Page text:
It was a violent New Years in the Gaza Strip, where Palestinian gunmen attacked a U.N. building and carried out another kidnapping. The deteriorating security situation is causing deep concern in both the Palestinian Authority and Israel.
Masked Palestinian gunmen stormed into a club for U.N. workers in Gaza City, and blew it up. The blast shattered windows and ripped off the roof, but the building was empty and no one was hurt. Police say the club was attacked because it is the only place in conservative Muslim Gaza that serves alcohol.
The United Nations plays a vital role in assisting Palestinian refugees, but most foreign personnel have left Gaza because of a wave of violent protests and armed kidnappings.
In the latest incident, gunmen stopped a minibus carrying foreigners, and seized an Italian hostage. He was released a short time later. Last week, three British citizens were kidnapped and released after three days in captivity.
Gaza has been plunging deeper into lawlessness since Israel pulled out in September. In a New Year's message, Palestinian leader Mahmoud Abbas vowed to restore law and order.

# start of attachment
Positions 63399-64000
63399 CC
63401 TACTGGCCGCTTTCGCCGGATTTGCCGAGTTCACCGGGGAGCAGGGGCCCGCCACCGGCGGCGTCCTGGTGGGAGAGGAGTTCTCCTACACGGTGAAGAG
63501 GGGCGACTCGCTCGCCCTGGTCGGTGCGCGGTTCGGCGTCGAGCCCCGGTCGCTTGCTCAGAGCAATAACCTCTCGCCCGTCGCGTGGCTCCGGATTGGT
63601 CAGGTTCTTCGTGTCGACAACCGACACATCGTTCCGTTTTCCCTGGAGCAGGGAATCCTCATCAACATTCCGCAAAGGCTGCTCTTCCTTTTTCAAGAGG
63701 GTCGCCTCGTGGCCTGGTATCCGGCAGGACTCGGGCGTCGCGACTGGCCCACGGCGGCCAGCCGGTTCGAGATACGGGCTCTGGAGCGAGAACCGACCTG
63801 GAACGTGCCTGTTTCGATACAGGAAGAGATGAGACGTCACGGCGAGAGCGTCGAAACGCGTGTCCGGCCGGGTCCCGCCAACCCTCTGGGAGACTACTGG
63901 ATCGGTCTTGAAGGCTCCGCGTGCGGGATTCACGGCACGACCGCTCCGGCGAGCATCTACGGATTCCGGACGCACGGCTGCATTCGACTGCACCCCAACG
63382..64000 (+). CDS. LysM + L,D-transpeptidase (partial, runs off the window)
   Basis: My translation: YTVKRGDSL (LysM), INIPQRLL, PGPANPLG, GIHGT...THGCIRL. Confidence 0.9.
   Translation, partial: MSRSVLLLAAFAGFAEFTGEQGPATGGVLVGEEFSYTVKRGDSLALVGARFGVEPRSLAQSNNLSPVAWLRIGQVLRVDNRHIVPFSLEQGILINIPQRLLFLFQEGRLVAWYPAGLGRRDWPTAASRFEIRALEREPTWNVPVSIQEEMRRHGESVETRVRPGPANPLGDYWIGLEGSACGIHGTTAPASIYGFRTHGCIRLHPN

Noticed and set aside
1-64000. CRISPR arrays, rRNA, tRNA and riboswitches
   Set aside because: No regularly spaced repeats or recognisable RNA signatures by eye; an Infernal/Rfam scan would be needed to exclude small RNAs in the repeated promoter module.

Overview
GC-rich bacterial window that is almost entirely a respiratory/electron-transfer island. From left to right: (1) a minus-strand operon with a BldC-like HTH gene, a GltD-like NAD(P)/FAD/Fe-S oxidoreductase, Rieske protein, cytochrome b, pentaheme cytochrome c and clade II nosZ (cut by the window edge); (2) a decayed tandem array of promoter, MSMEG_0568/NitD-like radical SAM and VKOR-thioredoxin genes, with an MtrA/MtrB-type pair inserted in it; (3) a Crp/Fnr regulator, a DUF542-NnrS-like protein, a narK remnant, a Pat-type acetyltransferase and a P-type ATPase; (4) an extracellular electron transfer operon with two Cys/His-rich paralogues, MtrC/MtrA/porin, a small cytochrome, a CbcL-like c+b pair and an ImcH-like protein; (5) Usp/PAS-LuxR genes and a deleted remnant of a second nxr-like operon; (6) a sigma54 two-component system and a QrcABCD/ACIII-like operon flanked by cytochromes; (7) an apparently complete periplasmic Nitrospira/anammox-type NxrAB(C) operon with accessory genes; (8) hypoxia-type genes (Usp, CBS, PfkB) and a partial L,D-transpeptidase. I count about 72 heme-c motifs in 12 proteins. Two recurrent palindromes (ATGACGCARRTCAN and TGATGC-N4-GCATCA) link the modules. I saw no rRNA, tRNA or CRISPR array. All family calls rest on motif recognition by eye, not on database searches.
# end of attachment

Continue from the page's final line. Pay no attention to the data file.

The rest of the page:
But Palestinian human rights activist Bassam Eid says Mr. Abbas has done nothing to impose the rule of law.
"And without taking any measures toward a suitable security in Gaza, Gaza will remain as a chaos, as it is today," he said.
That chaos has Israeli officials worried.
"We are certainly anxious to encourage the Palestinian Authority to take charge," says Deputy Prime Minister Ehud Olmert.
Israel fears that the chaotic situation is strengthening the Islamic militant group Hamas, which seeks the destruction of the Jewish state. Hamas is capitalizing on the disarray in the Palestinian Authority and is posing a strong challenge to Mr. Abbas and his ruling Fatah party in parliamentary elections set for January 25. Fatah officials are so concerned about a Hamas victory, that they are urging Mr. Abbas to postpone the elections.